As poorly as the Packers played the first month after Rodgers went down, it almost seemed like a perfect confluence of events came together in the past few weeks to allow them to have this almost unthinkable chance to still make the playoffs. The Packers do not even have a winning record as they enter the final game of the season, but because everything broke their way as their division rivals kept losing games just at the right moments (from Green Bay's perspective, at least), the playoffs are still within their grasp.

By all accounts, Rodgers has been lobbying to play and has been willing to assume the inherent risk involved with coming back from an injury of this magnitude. The team had decided it was better to take the high side of caution the previous few weeks, but with everything on the line Rodgers will get that chance he so desperately wanted.

We will likely never know the exact dynamics involved as Rodgers, team doctor Pat McKenzie, Mike McCarthy and Ted Thompson discussed the situation over the past few weeks.

As it stands now, it is easy to envision a scenario where Aaron Rodgers lobbied heavily to play week after week, and even though some of the other key members involved with the decision-making process may not have fully embraced the idea they finally acquiesced to his wishes. Whether that is true or not, it may very well be the narrative that sticks. The close-to-the-vest Packers are unlikely to offer any information to the contrary.

The stage is set for Rodgers. Even if the Packers go on to lose in the playoffs, most observers would likely not hold it against him. With as many injuries to high-profile players as the Packers suffered this season, just making the playoffs would feel very satisfying to many fans.

Ten years ago, the Packers make the playoffs when the Arizona beat the Minnesota on the virtue of a touchdown reception by Cardinals wide receiver Nathan Poole as time expired. Poole was brought to Green Bay and given a key to the city.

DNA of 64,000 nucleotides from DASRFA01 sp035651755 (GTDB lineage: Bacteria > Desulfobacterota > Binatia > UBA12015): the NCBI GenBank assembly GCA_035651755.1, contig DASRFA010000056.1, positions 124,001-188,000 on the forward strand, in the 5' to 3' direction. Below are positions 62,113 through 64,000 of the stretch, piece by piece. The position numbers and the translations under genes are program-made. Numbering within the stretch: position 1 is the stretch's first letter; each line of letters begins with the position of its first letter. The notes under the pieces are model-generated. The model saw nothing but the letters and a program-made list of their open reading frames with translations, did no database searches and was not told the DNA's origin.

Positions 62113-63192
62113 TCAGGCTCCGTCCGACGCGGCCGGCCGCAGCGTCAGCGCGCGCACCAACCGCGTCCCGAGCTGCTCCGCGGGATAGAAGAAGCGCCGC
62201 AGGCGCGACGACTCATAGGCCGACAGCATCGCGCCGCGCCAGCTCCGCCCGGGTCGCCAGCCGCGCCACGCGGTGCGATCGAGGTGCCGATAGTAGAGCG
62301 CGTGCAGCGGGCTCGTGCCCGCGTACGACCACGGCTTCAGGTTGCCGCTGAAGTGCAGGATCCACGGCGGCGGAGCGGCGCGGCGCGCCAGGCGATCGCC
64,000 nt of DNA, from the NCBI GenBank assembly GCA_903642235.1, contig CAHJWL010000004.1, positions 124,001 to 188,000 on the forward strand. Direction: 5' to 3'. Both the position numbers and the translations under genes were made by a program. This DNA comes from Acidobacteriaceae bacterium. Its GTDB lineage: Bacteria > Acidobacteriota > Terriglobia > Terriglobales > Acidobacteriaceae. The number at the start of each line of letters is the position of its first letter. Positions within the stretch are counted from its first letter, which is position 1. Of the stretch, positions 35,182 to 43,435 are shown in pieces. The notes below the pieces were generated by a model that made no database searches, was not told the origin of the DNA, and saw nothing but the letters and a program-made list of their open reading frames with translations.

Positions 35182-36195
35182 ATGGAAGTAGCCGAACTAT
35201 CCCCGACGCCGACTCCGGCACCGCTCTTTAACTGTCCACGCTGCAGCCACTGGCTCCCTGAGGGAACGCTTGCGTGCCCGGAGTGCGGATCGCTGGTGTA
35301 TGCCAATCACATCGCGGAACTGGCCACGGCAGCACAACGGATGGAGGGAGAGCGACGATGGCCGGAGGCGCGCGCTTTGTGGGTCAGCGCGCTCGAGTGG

How much more fondly would fans feel about one of their own, who is already beloved in his own right?

In order for Rodgers to add such a chapter to his legacy, he first has to help his team win against the Bears. That result is not exactly a foregone conclusion.

"We're not just going to be handed the game because he's playing," said T.J. Lang. "It's a tough game no matter who's back there."

Even if Rodgers doesn't miss a beat after a long layoff, he won't be able to win the game by himself. He can't defend a high-point pass to Alshon Jeffery or Brandon Marshall, nor can he stop Matt Forte from being a dual threat out of the backfield. (Forte is third in the league in yards from scrimmage, and racked up 179 total yards against the Packers in November.) Rodgers also can't take advantage of the league's worst run defense all on his own.

Aaron Rodgers' legacy may be on the verge of becoming worthy of the verses of poets and troubadours from ages past, but first it may be in the hands of a beleaguered defense and a rookie running back with a gimpy ankle.

 

Perhaps that is why football is often called the ultimate team game.